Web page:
11 Things You Didn’t Know About Fortune Cookies from 11 Things You Didn’t Know About Fortune Cookies

11 Things You Didn’t Know About Fortune Cookies

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11 Things You Didn’t Know About Fortune Cookies

There are some foods that we rarely, if ever, give any thought to, and they tend to be the ones that are given to us for free after meals: after-dinner mints, for example, or that ubiquitous cellophane-wrapped “dessert” known as the fortune cookie. So let’s take a few minutes and finally answer the question, “What’s the deal with fortune cookies?”


Their Origin is a Mystery

While their Japanese origins aren’t disputed, nobody knows exactly where the modern fortune cookie came from. It’s widely reported that they made their first American appearance at San Francisco’s Japanese Tea Garden in the 1890s, however. 


Nobody Knows Who Invented Them

Several people have claimed to be the sole inventor of the fortune cookie, including the founder of Los Angeles’ Hong Kong Noodle Company, David Jung, who claimed that he invented them in 1918, and Seiichi Koto, a Los Angeles restaurant owner who claimed that he got the idea to insert fortunes into cookies from slips that are sold at temples in Japan, and sold them to restaurants in the city. 


They’re Based on a Japanese Recipe

In several regions of Japan, a cookie called sujiura senbei is sold on the new year for good luck, and these are widely believed to be the origin of the modern fortune cookie. The fortunes are actually baked into the cookies, however, and they’re larger and use a different recipe. 


You Won’t Find Them in China

Fortune cookies didn’t make their way to China until 1989, and they were sold as “genuine American fortune cookies,” believe it or not. Another company tried to get in on the action in 1992, but they gave up due to lack of sales. Nowadays they’re all but nonexistent there. 


A LOT of Them are Made Each Year

A whopping three billion fortune cookies are made each year, and a machine called the Kitamura FCM-8006W can turn out 8,000 in an hour.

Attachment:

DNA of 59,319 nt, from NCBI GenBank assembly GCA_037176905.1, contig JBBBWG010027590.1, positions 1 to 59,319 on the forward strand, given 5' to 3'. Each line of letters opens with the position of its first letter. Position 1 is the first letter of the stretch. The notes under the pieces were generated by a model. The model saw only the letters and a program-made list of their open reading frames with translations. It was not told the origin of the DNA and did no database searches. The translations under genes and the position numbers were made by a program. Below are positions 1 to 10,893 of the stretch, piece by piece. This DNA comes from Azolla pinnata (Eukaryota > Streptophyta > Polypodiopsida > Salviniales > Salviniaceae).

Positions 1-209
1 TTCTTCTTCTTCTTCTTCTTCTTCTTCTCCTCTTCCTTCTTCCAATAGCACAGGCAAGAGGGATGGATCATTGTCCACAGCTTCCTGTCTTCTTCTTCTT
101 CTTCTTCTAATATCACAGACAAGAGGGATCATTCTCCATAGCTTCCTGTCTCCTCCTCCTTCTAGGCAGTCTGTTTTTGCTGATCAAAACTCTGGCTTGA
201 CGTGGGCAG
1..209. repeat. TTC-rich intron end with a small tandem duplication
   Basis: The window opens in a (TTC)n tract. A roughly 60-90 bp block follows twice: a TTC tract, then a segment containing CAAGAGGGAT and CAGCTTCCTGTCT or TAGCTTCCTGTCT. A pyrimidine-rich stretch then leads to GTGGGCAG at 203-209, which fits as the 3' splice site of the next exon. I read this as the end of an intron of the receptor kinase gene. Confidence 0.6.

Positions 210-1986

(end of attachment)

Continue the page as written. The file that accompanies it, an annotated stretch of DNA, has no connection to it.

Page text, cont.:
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The Largest Manufacturer is in Brooklyn

Your fortune cookie most likely was baked in Brooklyn, NY, by a company called Wonton Food, Inc. They produce 4.5 million of them every day. 


They Were Called Fortune Tea Cakes Until World War II

The “tea cake” name further reinforces its Japanese roots. 


The Secret Ingredient Is…

There’s a unique flavor in fortune cookies, and it’s from a combination of vanilla and sesame oil. 

Photo Modified: Flickr/ Flazingo Photos/ CC BY-SA4.0

They Start Round

You know how when you take cookies out of the oven they’re still soft? Same with fortune cookies. They start their life as simple round cookies, then they’re folded around the fortune.


Where Do the Fortunes Come From?

The vice president of Wonton Food, Donald Lau, is actually the one who wrote most of the fortunes. He developed writer’s block in 1995, announcing that he was officially tapped out, so an official fortune writer was hired by the company. But they won’t be running out of fortunes any time soon: there’s a database of 15,000 fortunes on hand. 


Each Cookie Contains 107 Calories

There’s also .8 grams of fat, one milligram of cholesterol, 24 grams of carbohydrates, and 13 grams of sugar in each cookie. Just because they’re free doesn’t mean they’re calorie-free!

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11 Things You Didn’t Know About Fortune Cookies